A Border Patrol agent who responded to an Arizona rancher's call for help before a migrant was found dead admitted Thursday that he would expect a person who had just shot someone to be "nervous, shaken up," and the rancher was the opposite of that.

  • March 28, 2024

    Staffing Co. Takes $100K DOJ Deal To End Hiring Bias Claims

    An information technology staffing group agreed to pay $100,000 to resolve claims that its online job advertisements discouraged and excluded asylum-seekers and refugees from applying, the U.S. Department of Justice announced.

  • March 28, 2024

    Feds Lean On 5th Circ. SB 4 Order To Argue For Buoy Removal

    The Biden administration has told a Texas federal court that a Fifth Circuit ruling blocking a controversial Texas migrant arrest law confirms that the administration has a valid cause of action in seeking to remove the state's floating anti-migrant barriers.

  • March 28, 2024

    DOL Judge Rejects Hawaiian Hotel's H-2B Bid Over Lack Of Info

    A U.S. Department of Labor judge wouldn't let Grand Hyatt Kauai boost its staff with noncitizens during tourism season, faulting the Hawaiian resort for resubmitting the same information on its application in response to a request for more information.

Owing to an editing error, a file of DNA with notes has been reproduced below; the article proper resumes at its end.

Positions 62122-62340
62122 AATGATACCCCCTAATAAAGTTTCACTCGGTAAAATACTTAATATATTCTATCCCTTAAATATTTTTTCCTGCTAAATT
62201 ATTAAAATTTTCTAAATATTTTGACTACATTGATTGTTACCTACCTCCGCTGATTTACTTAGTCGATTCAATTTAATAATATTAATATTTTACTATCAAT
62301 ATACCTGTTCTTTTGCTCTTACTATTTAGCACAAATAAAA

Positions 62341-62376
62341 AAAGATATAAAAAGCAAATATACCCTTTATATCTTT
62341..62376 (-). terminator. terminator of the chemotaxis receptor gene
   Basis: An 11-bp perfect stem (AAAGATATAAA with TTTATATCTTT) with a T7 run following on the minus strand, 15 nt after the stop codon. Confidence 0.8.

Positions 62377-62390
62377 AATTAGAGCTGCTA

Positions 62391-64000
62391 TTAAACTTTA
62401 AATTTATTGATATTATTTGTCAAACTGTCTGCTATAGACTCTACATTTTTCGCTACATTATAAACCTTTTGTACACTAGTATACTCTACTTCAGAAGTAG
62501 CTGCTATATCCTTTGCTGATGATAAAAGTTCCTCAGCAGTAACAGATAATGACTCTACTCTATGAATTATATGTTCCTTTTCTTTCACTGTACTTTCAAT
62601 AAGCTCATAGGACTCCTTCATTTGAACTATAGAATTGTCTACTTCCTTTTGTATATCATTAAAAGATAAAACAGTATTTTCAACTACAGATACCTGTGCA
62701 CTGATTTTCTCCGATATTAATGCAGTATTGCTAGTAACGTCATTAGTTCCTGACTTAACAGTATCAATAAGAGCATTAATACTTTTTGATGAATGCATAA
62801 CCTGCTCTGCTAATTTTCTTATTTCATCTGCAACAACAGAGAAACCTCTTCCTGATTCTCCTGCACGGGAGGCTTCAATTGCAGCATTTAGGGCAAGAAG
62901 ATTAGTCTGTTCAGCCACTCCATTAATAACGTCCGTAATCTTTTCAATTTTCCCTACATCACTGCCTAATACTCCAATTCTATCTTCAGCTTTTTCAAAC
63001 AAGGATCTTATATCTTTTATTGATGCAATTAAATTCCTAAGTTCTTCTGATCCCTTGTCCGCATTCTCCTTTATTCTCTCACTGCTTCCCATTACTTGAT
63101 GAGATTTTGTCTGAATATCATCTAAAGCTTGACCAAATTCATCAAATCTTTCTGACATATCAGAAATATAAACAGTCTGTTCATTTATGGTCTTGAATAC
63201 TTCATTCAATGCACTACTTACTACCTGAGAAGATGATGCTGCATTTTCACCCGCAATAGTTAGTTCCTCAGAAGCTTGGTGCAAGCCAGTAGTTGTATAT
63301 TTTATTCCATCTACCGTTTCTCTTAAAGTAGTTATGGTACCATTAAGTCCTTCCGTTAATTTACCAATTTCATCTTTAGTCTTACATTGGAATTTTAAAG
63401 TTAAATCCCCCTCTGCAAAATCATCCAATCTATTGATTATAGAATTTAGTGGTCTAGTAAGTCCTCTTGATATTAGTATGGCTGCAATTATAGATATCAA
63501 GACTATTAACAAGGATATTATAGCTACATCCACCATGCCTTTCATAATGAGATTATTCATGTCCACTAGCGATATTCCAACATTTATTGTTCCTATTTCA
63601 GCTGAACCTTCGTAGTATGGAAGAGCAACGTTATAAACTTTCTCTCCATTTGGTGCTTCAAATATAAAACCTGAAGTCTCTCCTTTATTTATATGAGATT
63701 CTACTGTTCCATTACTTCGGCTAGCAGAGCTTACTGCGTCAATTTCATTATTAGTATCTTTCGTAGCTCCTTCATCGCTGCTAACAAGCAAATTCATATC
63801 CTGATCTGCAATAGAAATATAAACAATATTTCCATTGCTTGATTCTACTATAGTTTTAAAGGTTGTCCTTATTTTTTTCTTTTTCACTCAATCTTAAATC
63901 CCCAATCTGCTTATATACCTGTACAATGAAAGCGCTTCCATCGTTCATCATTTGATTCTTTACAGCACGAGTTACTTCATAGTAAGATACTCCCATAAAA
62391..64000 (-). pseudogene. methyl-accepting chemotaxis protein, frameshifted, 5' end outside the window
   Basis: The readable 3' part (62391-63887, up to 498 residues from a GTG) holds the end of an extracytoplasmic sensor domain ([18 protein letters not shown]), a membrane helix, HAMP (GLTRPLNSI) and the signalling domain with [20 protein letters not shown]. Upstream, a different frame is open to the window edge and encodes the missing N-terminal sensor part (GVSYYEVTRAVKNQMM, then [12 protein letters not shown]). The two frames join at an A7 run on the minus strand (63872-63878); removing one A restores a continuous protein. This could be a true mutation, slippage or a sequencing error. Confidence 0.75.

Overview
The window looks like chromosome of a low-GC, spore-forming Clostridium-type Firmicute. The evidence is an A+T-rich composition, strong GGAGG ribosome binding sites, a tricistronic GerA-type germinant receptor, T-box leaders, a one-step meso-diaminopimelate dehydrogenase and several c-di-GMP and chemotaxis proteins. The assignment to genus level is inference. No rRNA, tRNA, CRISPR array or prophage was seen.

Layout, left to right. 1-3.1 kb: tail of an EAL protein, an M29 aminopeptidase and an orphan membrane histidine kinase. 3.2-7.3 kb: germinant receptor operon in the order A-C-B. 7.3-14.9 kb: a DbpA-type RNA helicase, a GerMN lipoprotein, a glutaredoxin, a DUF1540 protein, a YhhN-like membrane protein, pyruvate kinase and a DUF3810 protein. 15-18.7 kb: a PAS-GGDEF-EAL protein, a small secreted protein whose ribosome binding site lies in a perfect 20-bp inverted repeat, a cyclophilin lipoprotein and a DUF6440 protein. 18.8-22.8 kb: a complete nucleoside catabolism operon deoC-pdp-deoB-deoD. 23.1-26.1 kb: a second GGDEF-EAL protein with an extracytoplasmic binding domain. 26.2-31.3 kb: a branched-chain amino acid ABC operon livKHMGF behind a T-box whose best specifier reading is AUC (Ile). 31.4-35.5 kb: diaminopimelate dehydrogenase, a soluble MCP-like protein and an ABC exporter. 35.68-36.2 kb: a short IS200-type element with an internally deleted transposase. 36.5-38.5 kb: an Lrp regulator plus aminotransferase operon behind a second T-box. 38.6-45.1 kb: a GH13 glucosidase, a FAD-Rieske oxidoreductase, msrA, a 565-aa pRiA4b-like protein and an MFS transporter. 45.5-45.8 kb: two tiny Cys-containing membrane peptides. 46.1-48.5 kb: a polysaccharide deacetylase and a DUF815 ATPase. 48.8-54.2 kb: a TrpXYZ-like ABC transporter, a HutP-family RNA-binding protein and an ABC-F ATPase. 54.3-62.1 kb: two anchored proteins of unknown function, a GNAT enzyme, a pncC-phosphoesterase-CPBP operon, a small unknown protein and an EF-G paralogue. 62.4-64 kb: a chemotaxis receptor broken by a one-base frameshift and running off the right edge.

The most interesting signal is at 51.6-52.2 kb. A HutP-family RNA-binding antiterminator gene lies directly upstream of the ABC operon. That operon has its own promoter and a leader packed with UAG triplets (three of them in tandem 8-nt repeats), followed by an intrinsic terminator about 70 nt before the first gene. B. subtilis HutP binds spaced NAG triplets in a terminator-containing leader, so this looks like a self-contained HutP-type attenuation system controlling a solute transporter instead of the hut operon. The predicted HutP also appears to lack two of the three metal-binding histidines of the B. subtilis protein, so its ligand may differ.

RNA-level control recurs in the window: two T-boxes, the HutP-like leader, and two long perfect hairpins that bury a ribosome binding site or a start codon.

• March 28, 2024

    House To Push Impeachment Of DHS Head To Senate In April

    House Speaker Mike Johnson, R-La., and 11 other House Republicans urged Senate Majority Leader Chuck Schumer, D-N.Y., to quickly schedule the impeachment trial for U.S. Department of Homeland Security Secretary Alejandro Mayorkas because the House will be sending over the articles of impeachment on April 10.

  • March 28, 2024

    Grading Garland: Attys Give AG Mixed Reviews 3 Years In

    U.S. Attorney General Merrick Garland's name won't be on the ticket in November, but his performance three years into his tenure is a subplot in the 2024 presidential election.

  • March 27, 2024

    CFPB Flags False Advertising Risk For Money Transfer Firms

    The Consumer Financial Protection Bureau on Wednesday cautioned international money transfer providers about how they market themselves, saying advertising services as "free" when customers are still required to pay additional fees for converting or delivering funds may violate federal law.